Finishing/assembly timeline

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Forum topic by IAMike posted 11-09-2014 12:30 AM 895 views 0 times favorited 3 replies Add to Favorites Watch
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26 posts in 1688 days

11-09-2014 12:30 AM

Topic tags/keywords: oak finishing

I’m a new woodworker, and my experience so far has been making things for around the shop to hold my toys and get organized, while practicing the basics. So far those projects include a router organizer, drawer for under my TS wing, and an assembly/work table. None of them had any significant finish, maybe some spraycan gloss.

For my first “presentation piece” I’m making a jewelry box. I don’t have all the toys yet, including a planer, so I made it out of red oak because that’s what I could find in 1/2” thickness and S4S at the home center. For the lid I have a very cool piece of hickory. I want to dye and stain the wood, and I’ve found the combination I like already. My question is this:

With everything cut and fitted and having been test-assembled to check for fit, square, etc, how far should I go on the finishing before actual assembly? It’s 12×7x6”, with a removable tray and dividers. The corners are all pinned rabbets, going to use 1/8” dowels as the pins, to provide another contrast.

So far, everything is sanded to 220, and that’s it. I’m thinking that staining and such would be easiest while still not assembled, but like I said, I’m completely new at all of this, and any guidance would be most welcome. Thanks!

-- I'm thinking about starting a blog for my projects. It'll have to be called Woodworking By Dummies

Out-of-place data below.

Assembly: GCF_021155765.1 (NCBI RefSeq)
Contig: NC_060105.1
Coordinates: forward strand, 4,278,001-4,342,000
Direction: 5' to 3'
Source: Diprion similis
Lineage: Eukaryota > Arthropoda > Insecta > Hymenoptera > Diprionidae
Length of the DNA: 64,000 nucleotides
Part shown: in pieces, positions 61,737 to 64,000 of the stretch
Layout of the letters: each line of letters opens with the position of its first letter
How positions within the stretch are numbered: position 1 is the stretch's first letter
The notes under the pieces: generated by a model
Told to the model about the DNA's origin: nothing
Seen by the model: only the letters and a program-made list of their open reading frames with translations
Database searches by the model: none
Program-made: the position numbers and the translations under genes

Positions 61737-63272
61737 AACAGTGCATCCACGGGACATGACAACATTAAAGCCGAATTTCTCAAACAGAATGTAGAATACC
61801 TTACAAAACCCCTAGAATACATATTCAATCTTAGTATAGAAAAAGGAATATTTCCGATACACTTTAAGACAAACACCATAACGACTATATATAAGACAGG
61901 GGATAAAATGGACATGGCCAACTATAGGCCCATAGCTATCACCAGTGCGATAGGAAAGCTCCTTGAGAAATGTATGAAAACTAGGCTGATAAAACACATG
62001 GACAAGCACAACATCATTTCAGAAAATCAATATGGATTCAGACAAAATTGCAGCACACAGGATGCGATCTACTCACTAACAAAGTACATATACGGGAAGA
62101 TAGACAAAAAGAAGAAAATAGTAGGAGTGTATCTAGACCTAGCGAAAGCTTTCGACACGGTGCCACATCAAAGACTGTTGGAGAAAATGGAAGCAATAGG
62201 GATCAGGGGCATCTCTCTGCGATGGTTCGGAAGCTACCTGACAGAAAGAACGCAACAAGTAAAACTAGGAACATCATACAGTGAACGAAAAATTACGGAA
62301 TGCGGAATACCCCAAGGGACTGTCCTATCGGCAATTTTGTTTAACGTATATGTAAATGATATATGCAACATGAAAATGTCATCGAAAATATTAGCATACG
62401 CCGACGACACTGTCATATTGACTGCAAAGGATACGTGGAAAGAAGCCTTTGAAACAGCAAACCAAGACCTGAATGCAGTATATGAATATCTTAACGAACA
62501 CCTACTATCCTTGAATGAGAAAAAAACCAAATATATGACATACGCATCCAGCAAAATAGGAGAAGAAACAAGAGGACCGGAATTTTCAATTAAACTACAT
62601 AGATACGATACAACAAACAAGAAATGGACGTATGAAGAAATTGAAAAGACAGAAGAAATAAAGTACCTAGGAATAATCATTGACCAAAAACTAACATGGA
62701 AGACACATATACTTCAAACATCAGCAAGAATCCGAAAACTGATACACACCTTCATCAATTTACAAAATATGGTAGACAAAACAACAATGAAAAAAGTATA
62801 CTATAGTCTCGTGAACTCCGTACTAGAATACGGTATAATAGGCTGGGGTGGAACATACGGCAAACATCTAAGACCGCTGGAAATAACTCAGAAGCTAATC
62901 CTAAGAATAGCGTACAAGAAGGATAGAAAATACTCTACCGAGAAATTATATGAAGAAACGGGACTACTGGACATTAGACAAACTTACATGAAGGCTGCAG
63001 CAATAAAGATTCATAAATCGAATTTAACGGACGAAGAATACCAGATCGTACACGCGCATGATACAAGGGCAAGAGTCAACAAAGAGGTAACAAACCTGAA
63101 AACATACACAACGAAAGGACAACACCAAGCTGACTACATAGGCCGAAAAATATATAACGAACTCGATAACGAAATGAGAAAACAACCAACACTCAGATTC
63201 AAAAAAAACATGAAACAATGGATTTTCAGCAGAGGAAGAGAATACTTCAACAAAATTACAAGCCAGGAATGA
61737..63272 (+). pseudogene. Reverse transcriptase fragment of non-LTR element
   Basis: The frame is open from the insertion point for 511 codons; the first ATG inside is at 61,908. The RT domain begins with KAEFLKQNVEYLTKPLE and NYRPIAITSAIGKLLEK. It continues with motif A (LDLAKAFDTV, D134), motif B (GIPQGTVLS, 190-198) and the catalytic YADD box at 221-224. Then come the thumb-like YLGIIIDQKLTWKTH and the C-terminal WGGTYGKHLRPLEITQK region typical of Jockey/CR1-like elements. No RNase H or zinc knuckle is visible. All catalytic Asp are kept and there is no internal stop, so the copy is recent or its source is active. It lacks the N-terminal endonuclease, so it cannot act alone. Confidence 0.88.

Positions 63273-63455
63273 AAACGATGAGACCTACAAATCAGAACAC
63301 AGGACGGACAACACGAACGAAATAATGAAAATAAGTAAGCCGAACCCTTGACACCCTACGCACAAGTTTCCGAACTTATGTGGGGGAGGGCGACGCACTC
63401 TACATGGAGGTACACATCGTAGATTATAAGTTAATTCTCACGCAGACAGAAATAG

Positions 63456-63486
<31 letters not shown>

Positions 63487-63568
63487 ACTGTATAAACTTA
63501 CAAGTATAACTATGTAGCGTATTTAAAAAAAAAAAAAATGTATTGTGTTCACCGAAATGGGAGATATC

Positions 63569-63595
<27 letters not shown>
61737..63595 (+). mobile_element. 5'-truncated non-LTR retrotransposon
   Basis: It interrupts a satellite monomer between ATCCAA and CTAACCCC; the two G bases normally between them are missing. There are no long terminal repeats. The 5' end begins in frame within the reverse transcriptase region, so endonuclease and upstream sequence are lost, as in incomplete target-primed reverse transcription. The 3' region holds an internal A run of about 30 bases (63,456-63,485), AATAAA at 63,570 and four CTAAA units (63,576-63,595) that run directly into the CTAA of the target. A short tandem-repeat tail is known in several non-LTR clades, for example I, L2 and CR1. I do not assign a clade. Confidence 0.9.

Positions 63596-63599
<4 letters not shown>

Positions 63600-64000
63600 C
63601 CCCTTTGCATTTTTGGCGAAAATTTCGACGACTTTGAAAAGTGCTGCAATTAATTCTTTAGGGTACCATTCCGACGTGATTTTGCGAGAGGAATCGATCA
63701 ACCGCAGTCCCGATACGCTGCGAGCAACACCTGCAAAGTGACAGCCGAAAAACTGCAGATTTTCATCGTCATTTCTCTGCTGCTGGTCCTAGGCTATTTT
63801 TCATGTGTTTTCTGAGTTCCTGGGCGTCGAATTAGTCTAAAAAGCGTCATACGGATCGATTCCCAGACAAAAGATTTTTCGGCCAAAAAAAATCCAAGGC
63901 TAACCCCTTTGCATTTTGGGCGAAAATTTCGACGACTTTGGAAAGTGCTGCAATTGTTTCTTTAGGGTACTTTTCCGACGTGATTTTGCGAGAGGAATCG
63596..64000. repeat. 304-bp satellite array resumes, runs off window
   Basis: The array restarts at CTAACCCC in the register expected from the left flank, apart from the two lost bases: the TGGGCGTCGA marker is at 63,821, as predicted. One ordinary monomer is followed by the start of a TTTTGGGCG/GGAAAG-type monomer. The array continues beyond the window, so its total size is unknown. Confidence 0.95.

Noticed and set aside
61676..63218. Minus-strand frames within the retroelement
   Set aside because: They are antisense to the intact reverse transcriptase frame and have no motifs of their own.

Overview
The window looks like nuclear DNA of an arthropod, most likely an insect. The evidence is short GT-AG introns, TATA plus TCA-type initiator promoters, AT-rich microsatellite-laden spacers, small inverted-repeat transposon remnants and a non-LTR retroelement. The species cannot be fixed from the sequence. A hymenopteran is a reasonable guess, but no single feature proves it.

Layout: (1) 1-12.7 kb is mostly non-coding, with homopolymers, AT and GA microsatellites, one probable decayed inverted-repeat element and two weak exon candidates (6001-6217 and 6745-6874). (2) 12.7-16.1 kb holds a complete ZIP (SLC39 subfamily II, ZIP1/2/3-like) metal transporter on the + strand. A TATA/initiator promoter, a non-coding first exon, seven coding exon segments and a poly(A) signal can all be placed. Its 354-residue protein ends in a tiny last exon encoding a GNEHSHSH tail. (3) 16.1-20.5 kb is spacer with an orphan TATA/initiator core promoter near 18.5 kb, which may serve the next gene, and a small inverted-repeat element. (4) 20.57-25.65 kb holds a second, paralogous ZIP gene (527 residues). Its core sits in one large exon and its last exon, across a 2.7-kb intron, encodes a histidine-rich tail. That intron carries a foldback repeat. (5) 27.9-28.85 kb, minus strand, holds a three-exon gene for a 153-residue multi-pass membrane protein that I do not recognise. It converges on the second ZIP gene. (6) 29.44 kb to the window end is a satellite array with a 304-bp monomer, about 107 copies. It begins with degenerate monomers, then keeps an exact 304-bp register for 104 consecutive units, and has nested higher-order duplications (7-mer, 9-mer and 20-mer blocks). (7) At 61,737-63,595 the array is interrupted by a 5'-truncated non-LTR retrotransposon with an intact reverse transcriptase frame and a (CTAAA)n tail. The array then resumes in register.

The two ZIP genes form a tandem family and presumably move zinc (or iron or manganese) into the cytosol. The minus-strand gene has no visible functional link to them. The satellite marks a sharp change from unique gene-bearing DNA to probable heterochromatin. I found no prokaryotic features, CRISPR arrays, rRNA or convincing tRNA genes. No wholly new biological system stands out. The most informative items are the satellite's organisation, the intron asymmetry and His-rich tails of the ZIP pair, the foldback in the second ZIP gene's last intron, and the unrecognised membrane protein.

3 replies so far

View AandCstyle's profile


3179 posts in 2458 days

#1 posted 11-09-2014 12:41 AM

It is very difficult to get stain into tight corners even with a Q-tip. I usually apply blue tape to any areas that need to be glued and completely finish most all the individual pieces then do the gluing. The advantages are that all the parts are uniformly finished and that the glue won’t adhere to the finish. The disadvantage is that you need to be extra careful with the finished pieces because any subsequent ding will show. Put cork or a soft wood on the faces of your clamps. This project was “finished” first, then glued. HTH

-- Art

View IAMike's profile


26 posts in 1688 days

#2 posted 11-09-2014 01:37 AM


-- I'm thinking about starting a blog for my projects. It'll have to be called Woodworking By Dummies

View pintodeluxe's profile


5798 posts in 3014 days

#3 posted 11-09-2014 03:19 AM

I like to assemble before staining. You can spray or wipe it on. If you apply if liberally, then wipe it off you shouldn’t have any problems. Remember to make up some sample boards to make sure you are happy with the color / sheen.
Good luck.

-- Willie, Washington "If You Choose Not To Decide, You Still Have Made a Choice" - Rush

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